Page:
Obviously everyone gains some exposure to arts, humanities, and social sciences during their undergrad program, but I don’t expect our engineer or a biology major, or an art major, or a finance major to have improved their ability to take standardized tests. That’s not the goal of college. (That’s K-12, right?)

Evolution of Learning Styles
Every time someone argues that
the kids today are dumb I feel defensive. It’s my natural reaction.

I’ve been thinking a lot about this lately. What if the web has altered how we learn? What if chronic exposure to the gaming, social media, and mobile devices has created a generation of students who excel in tactile learning, but when they go to school they are largely bombarded with auditory teaching? Are we failing to teach in a manner that would make the learning exchange more fruitful for them? Are we relying on the classic teaching methods that we were exposed to rather than employing mixed methods that might be more effective for reaching students today? Give me a multiple-choice quiz on Roman aqueducts and I’ll probably answer 75% of the questions right, but give me a broader platform (written, oral, 3-D model, whatever) to explain how they transformed society and I’ll be one of the top performers in the class. Of course, there are those students who are brilliant at taking tests—they are the lucky ones! The system is designed to reward them.

An observation: On my way to work everyday I walk by an econ class. Each quarter there is a professor or TA up front lecturing and the students are scribbling notes, typing on laptops, or looking out the window —today I overheard the prof talking about dividends.

I took Econ101 seventeen years ago it was pretty much the same as today: Listen to someone talk. Read a textbook. Take a test. On to the next course. Back then the web was in its infancy; I didn’t even have an email address. But these students are different and deserve (would benefit?) a more interactive learning experience. Or rather, if the prof approached his material differently, I’d wager that the students would get more out of the course.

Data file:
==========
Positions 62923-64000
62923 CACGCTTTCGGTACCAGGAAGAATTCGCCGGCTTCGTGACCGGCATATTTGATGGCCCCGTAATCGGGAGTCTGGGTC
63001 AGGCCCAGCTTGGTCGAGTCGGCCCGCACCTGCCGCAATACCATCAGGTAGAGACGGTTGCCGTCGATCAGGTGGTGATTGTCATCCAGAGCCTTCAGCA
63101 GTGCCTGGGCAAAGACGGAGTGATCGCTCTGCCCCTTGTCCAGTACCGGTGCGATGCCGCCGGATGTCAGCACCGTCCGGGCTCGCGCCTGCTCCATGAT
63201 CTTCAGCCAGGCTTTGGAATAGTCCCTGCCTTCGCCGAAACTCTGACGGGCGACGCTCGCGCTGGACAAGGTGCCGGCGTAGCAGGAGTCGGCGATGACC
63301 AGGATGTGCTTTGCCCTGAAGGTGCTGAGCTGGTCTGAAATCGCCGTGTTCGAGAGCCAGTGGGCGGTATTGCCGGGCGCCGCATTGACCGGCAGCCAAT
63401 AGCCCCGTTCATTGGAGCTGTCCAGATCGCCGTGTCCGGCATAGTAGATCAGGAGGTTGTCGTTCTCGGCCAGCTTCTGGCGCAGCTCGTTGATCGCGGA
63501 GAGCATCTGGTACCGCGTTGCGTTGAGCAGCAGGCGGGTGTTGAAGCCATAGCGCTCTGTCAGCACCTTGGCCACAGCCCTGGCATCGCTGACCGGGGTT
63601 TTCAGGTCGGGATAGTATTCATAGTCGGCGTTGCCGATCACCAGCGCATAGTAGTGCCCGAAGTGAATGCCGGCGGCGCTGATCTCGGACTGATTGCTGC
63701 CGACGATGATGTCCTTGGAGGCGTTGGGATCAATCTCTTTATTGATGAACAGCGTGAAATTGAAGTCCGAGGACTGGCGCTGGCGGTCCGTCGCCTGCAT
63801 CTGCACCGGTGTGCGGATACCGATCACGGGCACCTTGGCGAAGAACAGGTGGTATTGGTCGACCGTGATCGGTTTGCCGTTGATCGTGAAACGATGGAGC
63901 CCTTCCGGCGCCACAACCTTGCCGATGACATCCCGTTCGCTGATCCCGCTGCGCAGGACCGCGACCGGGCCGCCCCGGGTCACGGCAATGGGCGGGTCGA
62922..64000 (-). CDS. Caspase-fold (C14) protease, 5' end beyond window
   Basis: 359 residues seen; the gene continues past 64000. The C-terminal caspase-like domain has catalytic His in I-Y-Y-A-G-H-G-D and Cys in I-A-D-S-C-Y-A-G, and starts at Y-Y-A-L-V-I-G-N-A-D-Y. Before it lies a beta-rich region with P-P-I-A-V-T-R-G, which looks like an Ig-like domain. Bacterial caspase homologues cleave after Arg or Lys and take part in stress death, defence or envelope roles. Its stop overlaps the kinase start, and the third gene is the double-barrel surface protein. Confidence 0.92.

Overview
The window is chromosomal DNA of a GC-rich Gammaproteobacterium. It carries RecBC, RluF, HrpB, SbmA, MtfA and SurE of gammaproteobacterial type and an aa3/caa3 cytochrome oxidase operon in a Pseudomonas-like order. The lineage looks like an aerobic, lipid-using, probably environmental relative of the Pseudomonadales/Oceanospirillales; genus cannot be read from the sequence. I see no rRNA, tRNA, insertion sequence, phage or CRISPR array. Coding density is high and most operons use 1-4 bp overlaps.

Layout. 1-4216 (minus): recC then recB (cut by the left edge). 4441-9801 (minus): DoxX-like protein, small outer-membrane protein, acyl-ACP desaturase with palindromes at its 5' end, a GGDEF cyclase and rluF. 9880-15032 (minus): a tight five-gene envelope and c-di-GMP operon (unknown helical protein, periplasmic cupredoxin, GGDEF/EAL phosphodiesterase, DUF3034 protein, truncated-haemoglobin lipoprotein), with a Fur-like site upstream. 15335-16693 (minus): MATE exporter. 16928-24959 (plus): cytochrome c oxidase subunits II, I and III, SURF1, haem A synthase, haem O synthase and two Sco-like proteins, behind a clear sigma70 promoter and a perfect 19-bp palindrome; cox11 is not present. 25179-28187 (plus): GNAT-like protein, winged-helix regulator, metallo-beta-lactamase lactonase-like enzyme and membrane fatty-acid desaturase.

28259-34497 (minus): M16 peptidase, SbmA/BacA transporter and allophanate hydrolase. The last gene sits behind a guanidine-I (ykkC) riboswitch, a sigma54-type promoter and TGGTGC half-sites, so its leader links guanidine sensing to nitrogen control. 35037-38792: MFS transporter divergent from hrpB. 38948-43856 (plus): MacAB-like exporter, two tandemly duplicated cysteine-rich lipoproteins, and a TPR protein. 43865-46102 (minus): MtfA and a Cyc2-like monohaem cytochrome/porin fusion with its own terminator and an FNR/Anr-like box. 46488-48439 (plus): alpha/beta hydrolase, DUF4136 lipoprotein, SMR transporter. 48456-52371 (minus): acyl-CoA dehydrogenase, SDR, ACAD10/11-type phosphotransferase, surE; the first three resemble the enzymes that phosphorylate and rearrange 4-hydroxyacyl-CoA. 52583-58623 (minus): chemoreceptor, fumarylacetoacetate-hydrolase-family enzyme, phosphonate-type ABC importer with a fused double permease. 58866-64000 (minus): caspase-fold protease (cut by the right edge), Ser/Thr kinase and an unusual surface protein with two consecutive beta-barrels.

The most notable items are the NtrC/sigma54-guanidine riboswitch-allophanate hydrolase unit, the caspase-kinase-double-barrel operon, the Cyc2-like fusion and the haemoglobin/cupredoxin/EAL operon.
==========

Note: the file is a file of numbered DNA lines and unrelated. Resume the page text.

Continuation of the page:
What if along with lecturing, the professor included some videos of experts talking about the content in the textbook. What if when learning about dividends you looked at press clips from CEO’s from companies like Exxon who always pay strong? Why do they perform so well?

Or this– break the class into small groups and give them each a pile of fantasy money and have them each invest according to different economic principles or set parameters: group one is focused on the Asian market, group two is energy, group three has to short sell everything, group four is looking at long term stable growth, etc. Once a week a representative from each group reports out what happened over the last few days and the class talks about strategy or ramifications together. Maybe some of this can be conducted online via the course mgt software? Bring the textbook into the real world.

Don’t just give me a definition of dividends, but let me see how they play out in the marketplace and then let’s talk about why some companies pay well and others don’t and how do dividend-price ratios factor into the overall health of the company? This type of framework could potentially impact more students and inspire them to actively learn instead of just learning enough to pass a test. It could also teach them to present, argue, articulate, explore, and converse. (I earned a C in Econ.)

In closing – I don’t believe that the web has made students dumb; I think it has changed the way people learn. Instructors who rely on lecture and multiple-choice tests might be failing to bring out the best in their students and confusing poor performance with laziness or disinterest, when in reality it is ineffective instruction.